A glimpse into the abyss of health reform's (unlikely) defeat.

Who's winning, who's losing, and why.
Dec. 15 2009 7:52 PM

What If It Fails?

A glimpse into the abyss of health reform's (unlikely) defeat.

Click here for a guide to following the health care reform story online.

(Continued from Page 1)

If, like me, you're one of the 59 percentof Americans who get health care through your employer, it wouldn't mean much, because almost nothing in the bill would affect this market. The main exception is a 40 percent tax in the Senate bill on "Cadillac" health plans valued at $23,000 or more for families. According tothe Congressional Budget Office, about 19 percent of employer-covered workers have these high-end health plans. The tax is sufficiently high that it's assumed insurers would avoid it by lowering the value of these plans, lowering premiums by 9 to 12 percent. Should health reform not pass, participants in Cadillac plans wouldn't enjoy this premium reduction. But neither would they suffer the corresponding drop in the value of their health plans.

CBO estimates that, apart from the Cadillac tax, the Senate bill's impact on premiums in the employer-based market would be essentially nonexistent. That means, health reform or no health reform, premiums for employer-based plans will continue to rise faster than inflation or wages. Since 1999, premiums for employer-sponsored family health plans have risen 131 percent, compared to a 28 percent increase in inflation and a 38 percent increase in wages.


If, on the other hand, you don't get health insurance through your job, but instead are buying your own insurance on the nongroup market, then a failure on Congress' part to pass health reform could cost you dearly—not because health reform would drive the cost of nongroup policies down (in fact, CBO says the Senate bill would drive the average per-person cost of nongroup premiums up by 10 to 13 percent), but because the majority of those purchasing such policies in the newly-established exchanges would receive government subsidies sufficient to drive out-of-pocket costs 56 percent to 59 percent below current levels. People who didn't qualify for the subsidies would have to pay more for these nongroup policies than they do now, but they'd also get better coverage. If they wanted to pay less, they could instead purchase a cheapo policy comparable to cheapo policies available on the market now and save 14 to 20 percent.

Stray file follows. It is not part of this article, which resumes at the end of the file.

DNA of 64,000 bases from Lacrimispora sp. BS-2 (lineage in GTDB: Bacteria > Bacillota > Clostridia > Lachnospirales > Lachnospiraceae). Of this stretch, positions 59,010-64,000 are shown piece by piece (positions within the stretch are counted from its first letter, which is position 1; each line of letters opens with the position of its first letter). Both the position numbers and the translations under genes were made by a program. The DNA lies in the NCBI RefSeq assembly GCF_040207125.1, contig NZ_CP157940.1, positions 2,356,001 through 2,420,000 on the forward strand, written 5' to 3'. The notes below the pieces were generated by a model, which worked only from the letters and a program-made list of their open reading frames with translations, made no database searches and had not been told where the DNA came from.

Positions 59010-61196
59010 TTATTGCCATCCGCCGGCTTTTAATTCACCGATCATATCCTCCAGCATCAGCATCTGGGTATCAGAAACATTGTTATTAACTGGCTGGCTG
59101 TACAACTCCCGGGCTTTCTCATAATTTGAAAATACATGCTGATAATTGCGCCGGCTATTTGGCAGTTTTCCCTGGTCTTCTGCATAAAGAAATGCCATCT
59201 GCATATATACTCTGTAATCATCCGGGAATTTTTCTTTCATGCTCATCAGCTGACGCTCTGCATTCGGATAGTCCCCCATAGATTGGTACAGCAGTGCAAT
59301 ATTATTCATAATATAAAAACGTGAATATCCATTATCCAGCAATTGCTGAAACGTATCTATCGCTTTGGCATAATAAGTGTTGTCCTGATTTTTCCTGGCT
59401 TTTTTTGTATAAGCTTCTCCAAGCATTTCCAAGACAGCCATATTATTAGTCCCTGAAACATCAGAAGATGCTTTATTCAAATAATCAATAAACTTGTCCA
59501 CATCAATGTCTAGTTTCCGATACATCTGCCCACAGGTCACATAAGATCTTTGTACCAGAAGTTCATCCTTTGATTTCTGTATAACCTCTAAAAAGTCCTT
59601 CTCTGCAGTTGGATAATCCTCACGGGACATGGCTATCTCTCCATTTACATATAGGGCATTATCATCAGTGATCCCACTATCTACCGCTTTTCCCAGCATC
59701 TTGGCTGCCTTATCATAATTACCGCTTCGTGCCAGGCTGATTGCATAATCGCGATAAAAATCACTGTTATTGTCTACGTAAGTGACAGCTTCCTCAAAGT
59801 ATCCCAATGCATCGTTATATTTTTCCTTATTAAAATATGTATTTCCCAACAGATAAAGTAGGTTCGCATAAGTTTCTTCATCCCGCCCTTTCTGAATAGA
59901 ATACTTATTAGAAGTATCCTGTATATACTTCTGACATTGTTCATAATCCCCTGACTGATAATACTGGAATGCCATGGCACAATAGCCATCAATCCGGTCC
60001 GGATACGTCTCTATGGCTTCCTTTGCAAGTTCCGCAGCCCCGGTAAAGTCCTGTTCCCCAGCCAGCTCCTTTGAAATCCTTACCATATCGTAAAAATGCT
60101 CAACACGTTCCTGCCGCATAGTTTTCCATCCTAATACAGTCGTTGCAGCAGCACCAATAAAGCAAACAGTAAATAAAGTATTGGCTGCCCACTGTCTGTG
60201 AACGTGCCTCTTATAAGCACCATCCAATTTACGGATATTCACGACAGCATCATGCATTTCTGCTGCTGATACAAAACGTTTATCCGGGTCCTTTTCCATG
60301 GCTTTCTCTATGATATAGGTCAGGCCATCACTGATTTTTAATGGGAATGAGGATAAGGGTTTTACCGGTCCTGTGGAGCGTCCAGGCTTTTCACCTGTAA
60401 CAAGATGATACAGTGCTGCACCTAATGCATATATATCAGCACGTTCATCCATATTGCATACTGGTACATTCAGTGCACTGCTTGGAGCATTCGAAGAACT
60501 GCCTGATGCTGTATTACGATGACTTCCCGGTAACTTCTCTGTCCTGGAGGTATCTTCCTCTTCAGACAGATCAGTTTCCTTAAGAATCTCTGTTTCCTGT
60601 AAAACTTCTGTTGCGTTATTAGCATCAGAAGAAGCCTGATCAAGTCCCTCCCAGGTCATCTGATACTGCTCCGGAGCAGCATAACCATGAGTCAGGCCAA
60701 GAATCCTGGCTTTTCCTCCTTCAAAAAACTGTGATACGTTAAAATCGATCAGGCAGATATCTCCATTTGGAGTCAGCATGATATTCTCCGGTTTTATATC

Failure to pass health insurance would also mean that insurers could continue to deny coverage to people with pre-existing conditions, and charge people in certain demographic groups astronomical premiums, and cancel the policies of very sick people over trivial fine-print flaws in their paperwork. Such abuses, outlawed under health reform, are largely confined to the nongroup market.

Failure to pass health insurance would be good news for many Medicare recipients who get their coverage through the private Medicare Advantage program. Currently they receive more benefits than other Medicare recipients. This isn't particularly fair. Health reform would put their benefits back in line with those of the others. The House-passed bill would eliminate a gap in drug coverage above $2,700 and below $6,154, popularly known as the "donut hole." Reid is now promising  to accept this change in House-Senate conference. If health reform doesn't pass, senior citizens will continue to run up huge drug bills.

A reasonable summary would be: health reform would make life easier for just about every person who needs to buy his or her own health insurance. It would also reassure those of us in the lucky 59 percent who didn't have this problem but could easily imagine acquiring it, especially amid the current economic turmoil. That's just about everybody. Health reform lends, says Hacker, the "security of knowing there's somewhere to get insurance outside of employment." Should it fail to pass, you would not have that security.

Most important, the Senate bill would allow 31 million of the 45 million people in the U.S. who can't afford health insurance now to acquire some, either through subsidies on the exchange or through the expansion of Medicaid. Without health reform, these folks would not acquire health insurance. Their "uncompensated care" would continue to cost the rest of us $56 billionto $73 billionannually, through higher taxes, higher premiums, and charitable contributions. Their lack of financial means (or Medicaid eligibility) would make it sufficiently difficult to receive medical treatment outside a hospital emergency room that an estimated 22,000to 45,000of them would continue to die every year.

The threat of electoral defeat in 2010 probably weighs more heavily on the minds of legislators than the prospect of further lives lost. The good news is that fear of such defeat will likely be enough to get the bill passed.

E-mail Timothy Noah at chatterbox@slate.com.

Timothy Noah is a former Slate staffer. His  book about income inequality is The Great Divergence.



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